More than a third of a century after the Florida Legislature enacted a landmark law to ensure all the infrastructure necessary for new development would be in place when the growth happened, Volusia County is ready to fine-tune its development regulations.
At their June 4 meeting, which featured an update on growth management from a senior county official, County Council members signaled a desire to recommit to “smart growth.”
Over the years since its adoption, the state’s 1985 growth-management law has been amended, revised and altered “numerous times,” Volusia County Growth and Resource Management Director Clay Ervin said.
Planners, lawmakers and developers have all influenced the changes.
“It was a top-down bureaucratic process,” Ervin said during the County Council’s June 4 meeting.
The original bill, titled the Local Government Comprehensive Planning and Land Development Regulation Act, was supposed to rein in rampant development that would strain local road networks, public safety, education, and the environment.
The state law required, among other things, Florida counties and cities to produce master plans for controlling and guiding what would be built where.
Those plans, known as comprehensive plans or growth-management plans, became legal frameworks for such matters as land uses and concurrency — providing infrastructure concurrent with the development that would need it.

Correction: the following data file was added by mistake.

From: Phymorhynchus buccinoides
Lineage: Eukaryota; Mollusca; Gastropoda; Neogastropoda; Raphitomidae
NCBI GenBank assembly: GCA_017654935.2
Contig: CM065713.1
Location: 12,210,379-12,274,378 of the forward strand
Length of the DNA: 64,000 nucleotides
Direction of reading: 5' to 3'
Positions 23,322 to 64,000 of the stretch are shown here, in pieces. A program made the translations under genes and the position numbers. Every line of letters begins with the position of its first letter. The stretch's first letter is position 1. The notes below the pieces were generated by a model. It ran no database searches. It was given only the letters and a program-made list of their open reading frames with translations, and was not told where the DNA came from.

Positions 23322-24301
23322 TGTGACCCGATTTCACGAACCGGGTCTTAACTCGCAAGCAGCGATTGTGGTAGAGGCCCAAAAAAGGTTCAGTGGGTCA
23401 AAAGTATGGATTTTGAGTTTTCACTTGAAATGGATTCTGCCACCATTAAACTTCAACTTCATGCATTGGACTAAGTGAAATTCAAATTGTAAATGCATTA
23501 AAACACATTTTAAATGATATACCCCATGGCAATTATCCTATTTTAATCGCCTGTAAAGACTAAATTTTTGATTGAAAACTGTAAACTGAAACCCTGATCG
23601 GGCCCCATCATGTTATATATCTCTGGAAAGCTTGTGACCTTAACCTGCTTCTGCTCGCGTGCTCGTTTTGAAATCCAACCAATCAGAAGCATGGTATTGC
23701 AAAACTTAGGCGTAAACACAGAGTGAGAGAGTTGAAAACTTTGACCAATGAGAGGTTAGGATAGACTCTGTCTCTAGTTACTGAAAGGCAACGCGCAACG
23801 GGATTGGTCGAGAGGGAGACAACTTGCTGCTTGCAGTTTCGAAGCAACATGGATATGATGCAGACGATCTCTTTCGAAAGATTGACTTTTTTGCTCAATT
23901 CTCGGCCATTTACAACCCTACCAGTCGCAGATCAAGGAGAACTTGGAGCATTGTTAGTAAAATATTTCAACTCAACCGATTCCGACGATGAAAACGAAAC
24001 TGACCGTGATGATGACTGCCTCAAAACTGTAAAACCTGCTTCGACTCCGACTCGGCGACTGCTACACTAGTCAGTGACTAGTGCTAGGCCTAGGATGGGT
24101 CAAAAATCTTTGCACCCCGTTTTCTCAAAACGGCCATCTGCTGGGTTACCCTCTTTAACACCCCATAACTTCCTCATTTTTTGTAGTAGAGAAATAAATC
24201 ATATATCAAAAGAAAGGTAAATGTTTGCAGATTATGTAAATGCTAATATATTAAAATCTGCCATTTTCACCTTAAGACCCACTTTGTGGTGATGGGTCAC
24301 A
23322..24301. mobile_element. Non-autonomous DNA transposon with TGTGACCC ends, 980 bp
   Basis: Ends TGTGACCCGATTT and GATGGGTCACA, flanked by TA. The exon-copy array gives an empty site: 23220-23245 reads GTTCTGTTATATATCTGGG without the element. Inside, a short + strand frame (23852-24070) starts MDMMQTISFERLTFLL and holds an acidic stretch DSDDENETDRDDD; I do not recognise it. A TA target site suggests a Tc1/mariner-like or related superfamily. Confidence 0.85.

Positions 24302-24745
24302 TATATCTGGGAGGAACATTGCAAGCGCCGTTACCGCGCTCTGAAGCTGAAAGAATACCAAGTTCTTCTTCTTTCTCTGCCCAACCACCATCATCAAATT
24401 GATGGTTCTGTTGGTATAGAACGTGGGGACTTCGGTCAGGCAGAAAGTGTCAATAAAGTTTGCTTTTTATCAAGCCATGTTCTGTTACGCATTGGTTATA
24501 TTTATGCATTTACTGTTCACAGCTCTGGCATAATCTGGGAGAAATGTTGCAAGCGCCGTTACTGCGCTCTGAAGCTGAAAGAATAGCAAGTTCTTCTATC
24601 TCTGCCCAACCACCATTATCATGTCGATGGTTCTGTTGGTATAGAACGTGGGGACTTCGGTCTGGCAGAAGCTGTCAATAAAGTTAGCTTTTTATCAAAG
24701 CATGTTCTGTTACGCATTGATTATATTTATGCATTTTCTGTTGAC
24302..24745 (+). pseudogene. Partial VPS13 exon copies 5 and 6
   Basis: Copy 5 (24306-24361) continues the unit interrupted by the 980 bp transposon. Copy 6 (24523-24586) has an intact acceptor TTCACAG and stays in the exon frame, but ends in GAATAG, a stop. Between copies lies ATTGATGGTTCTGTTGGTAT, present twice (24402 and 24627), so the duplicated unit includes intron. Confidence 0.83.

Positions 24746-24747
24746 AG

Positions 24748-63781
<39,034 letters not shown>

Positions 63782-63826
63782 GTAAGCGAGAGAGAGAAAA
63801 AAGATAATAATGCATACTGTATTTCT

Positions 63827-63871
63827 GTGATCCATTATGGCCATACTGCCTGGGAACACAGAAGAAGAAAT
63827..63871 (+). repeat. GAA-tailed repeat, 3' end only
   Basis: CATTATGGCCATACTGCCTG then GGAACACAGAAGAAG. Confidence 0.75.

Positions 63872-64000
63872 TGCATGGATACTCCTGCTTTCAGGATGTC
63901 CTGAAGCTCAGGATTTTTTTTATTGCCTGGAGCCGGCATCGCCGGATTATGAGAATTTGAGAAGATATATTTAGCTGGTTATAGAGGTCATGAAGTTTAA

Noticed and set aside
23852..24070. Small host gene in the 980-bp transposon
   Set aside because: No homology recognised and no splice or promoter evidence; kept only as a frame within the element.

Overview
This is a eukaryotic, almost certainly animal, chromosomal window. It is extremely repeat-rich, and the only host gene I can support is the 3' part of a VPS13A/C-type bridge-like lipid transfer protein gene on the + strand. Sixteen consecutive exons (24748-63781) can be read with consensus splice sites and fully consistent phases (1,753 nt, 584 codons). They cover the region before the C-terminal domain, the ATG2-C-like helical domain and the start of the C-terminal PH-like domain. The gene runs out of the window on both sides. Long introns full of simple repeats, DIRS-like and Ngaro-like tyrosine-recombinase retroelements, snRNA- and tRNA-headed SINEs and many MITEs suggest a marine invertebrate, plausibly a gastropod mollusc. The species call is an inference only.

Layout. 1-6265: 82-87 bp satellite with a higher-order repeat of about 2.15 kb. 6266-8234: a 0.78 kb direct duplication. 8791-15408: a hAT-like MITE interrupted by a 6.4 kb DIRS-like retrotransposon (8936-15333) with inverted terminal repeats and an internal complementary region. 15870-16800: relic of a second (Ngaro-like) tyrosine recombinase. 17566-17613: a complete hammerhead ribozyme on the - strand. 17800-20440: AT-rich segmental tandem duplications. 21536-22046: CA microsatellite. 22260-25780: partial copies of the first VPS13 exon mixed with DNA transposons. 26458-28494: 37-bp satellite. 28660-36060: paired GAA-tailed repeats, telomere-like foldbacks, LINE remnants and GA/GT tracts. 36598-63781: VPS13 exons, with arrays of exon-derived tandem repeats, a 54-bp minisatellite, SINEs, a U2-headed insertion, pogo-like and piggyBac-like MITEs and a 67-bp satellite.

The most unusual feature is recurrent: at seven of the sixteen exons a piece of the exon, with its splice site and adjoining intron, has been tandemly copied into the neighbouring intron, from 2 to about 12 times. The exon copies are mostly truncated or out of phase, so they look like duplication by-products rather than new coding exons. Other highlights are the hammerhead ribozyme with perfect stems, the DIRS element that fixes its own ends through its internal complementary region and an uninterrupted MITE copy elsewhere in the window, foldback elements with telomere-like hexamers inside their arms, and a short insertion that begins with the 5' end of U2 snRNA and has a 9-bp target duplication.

The state law also required developers and their customers to pay for the extra burden their new homes, businesses, industries and other improvements put on roads, schools and emergency services.
New standards to protect environmentally sensitive lands became public policy.
Moreover, the law required the local growth-management plans to be approved by a new state agency, known as the Florida Department of Community Affairs.
In addition, future changes in the original comprehensive plans had to be reviewed and approved by the DCA.
Within the past decade, the Florida Legislature has reduced the state’s role in reviewing local growth-management decisions.
However, newer requirements pertaining to developers’ obligations to pay more for infrastructure needs resulting from their projects — known as proportionate share — have become standard.
In more recent times, also, leaders in Volusia County have talked about “smart growth.”
What is smart growth?
“It is balancing social, environmental and economic needs for sustained development,” Ervin said. “Making sure that our plans are in place to protect our natural resources, that we have a mix of residential, commercial, industrial, conservation and recreation to ensure a viable future.”
Council Member Ben Johnson commented on what smart growth is not.
“A lot of people look at it as no growth. That’s not an option,” Johnson said.
County Council members called for more involvement with the cities in formulating smart-growth policies.
The topic may come up again during a workshop planned Tuesday, June 18, when County Council members are invited to air their concerns.